Almost a year ago, I had a similar experience. I told my family that I’m in a non-traditional relationship (I live with two people, instead of one, and we’d been together for three years when I told them). I was hoping that they could learn to love and accept my partner the way our other families have. They were horrible to us. They told me that my actions were as unethical as those of a pedophile and that they were the “victims” of my behavior. They were “hurt” and yelled and cried and generally threw an enormous tantrum.

    They were, oddly, equally mad that I had “deceived” them for the past few years, telling them my partner was just a housemate. In reality, I was trying to be considerate by not telling them something I feared would upset them if there was a chance it might not work out anyway. I waited until I knew it would last before putting them through what I knew would – at best – be a challenging emotional process. I still don’t know if there’s even enough hope to ever try bringing up the subject again – I wrote to Richard, and he gave me some good advice, but all the warning signs are still there and I’ve been too wary to risk the fragile peace I’ve achieved with them.

    Maybe your parents will change if you act maturely and get some distance. But maybe they won’t. Mine haven’t. Anything that upsets their Normal Rockwell-esque, Evangelical Christianity-centered lives is something they’ll rail against and attack. We can only stay in touch because we’ve agreed that we won’t discuss my atheism or acknowledge my relationship at all. They can only accept me as a daughter by ignoring major parts of who I am. You should know that this is a possibility. For every non-traditional kid who comes out of the closet and finds that their angry parents eventually come around, there’s probably at least one kid with parents who will judge them and treat them poorly as long as they live.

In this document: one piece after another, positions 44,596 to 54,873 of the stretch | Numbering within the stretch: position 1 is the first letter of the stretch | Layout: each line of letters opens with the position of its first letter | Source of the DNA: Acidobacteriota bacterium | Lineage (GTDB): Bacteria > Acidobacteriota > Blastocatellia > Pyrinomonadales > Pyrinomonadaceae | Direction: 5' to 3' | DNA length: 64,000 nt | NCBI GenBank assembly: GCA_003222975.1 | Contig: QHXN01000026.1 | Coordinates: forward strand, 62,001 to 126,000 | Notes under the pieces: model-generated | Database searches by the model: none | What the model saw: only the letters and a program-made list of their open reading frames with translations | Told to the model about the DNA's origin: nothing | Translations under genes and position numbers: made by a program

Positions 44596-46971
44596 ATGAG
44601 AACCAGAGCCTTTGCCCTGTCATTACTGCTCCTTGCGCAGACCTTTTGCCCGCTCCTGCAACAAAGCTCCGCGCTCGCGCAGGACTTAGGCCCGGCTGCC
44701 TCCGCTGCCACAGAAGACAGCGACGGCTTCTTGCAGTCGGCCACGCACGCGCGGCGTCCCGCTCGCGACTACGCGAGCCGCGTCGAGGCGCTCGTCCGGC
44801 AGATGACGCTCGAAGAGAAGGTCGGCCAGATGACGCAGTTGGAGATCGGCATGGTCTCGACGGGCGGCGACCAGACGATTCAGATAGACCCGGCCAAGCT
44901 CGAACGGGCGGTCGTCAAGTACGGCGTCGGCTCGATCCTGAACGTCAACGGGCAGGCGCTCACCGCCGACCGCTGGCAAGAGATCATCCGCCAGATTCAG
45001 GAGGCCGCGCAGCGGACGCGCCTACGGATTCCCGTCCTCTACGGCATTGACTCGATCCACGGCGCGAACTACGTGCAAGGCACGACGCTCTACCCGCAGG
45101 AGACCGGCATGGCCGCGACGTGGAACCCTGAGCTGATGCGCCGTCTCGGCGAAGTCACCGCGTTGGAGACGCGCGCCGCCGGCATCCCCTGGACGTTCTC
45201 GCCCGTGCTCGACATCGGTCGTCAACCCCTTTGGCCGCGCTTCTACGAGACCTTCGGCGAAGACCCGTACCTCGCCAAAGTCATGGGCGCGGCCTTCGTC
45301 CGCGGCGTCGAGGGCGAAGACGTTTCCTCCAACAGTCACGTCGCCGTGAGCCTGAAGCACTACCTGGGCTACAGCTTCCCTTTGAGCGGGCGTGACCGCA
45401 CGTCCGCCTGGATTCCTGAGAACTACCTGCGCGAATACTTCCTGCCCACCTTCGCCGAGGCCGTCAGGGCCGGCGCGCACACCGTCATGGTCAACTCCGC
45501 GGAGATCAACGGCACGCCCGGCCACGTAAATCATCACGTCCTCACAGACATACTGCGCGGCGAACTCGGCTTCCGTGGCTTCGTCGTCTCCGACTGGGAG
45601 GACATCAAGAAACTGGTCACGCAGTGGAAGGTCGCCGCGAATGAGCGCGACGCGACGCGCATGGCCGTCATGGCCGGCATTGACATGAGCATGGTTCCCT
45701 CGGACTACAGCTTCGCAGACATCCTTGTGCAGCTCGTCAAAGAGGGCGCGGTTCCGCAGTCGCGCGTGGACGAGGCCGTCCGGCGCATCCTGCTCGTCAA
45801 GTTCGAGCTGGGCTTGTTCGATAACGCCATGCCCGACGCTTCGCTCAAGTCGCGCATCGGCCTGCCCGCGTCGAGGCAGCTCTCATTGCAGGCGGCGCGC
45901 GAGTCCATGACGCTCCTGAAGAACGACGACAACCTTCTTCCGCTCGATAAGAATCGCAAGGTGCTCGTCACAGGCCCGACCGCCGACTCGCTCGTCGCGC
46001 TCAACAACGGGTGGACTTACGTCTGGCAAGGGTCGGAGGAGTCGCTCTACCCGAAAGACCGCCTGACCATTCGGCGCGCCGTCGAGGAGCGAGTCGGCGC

I hope my parents are the type who’ll fall into that first group, but I’ve steeled myself for the possibility that they won’t. It doesn’t mean I’ll cut them out of my life completely, but it does mean that I’ve had to find surrogate family and good friends to support me. I hope you’re able to do that, and that through college or work or whatever you do, that you’ll meet people who’ll love you and accept you for who you are.

    I wish you the best of luck – you’ve still got some rough road ahead, and there’s no guarantee that your parents will change, but Richard’s advice is good, and fortunately you’re old enough that you can (hopefully) get out from under their roof soon.

  • sc0tt

    I hope Alice won’t mind a little humor – modifying an old joke for her situation:

    Dear Mom and Dad;

    I told you I was an atheist but what I didn’t tell you was that I met a new guy who’s really great and as soon as he gets out of prison he’s going to divorce his wife and take me to Mexico with him where he has a marijuana farm. He’s up for parole in June which is when our baby’s due (oh yeah – I’m pregnant!) so it should work out perfectly. I did have a little problem with hepatitis from the tattoo guy but I think it’s under control and the infection from the nipple piercing is almost gone.

    Love, Alice.

    OBTW, none of this is true… except I *AM* still an atheist.

  • monkeymind

    Alice, I demand 100% perfection and instant understanding from all my relationships, and so should you! Also, I can tell that your parents were just like my horrible parents, based on this short letter. Just try to be exactly like me, it’s the only way!!!

    Seriously, Alice, I hope you take those sorts of comments with a grain of salt. I’m sure you can work towards a more authentic relationship with your parents with some patience. A lot of their fears may come from simple ignorance as Richard points out.

  • tonya

    Alice,